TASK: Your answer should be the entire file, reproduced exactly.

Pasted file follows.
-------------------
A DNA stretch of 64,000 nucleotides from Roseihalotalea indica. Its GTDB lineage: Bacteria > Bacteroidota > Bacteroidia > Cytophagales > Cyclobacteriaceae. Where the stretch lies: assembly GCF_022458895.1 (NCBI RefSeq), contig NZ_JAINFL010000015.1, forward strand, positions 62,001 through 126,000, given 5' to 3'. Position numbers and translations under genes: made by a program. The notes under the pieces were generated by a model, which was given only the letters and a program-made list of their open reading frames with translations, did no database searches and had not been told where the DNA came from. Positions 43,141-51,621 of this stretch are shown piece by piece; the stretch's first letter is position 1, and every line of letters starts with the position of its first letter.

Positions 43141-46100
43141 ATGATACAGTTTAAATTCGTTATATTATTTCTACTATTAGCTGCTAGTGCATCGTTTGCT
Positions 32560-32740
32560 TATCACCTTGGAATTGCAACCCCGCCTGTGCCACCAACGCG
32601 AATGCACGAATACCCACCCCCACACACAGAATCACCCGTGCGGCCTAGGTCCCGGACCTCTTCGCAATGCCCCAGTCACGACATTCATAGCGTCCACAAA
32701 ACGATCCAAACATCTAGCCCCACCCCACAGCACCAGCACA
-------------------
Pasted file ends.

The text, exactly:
A DNA stretch of 64,000 nucleotides from Roseihalotalea indica. Its GTDB lineage: Bacteria > Bacteroidota > Bacteroidia > Cytophagales > Cyclobacteriaceae. Where the stretch lies: assembly GCF_022458895.1 (NCBI RefSeq), contig NZ_JAINFL010000015.1, forward strand, positions 62,001 through 126,000, given 5' to 3'. Position numbers and translations under genes: made by a program. The notes under the pieces were generated by a model, which was given only the letters and a program-made list of their open reading frames with translations, did no database searches and had not been told where the DNA came from. Positions 43,141-51,621 of this stretch are shown piece by piece; the stretch's first letter is position 1, and every line of letters starts with the position of its first letter.

Positions 43141-46100
43141 ATGATACAGTTTAAATTCGTTATATTATTTCTACTATTAGCTGCTAGTGCATCGTTTGCT
Positions 32560-32740
32560 TATCACCTTGGAATTGCAACCCCGCCTGTGCCACCAACGCG
32601 AATGCACGAATACCCACCCCCACACACAGAATCACCCGTGCGGCCTAGGTCCCGGACCTCTTCGCAATGCCCCAGTCACGACATTCATAGCGTCCACAAA
32701 ACGATCCAAACATCTAGCCCCACCCCACAGCACCAGCACA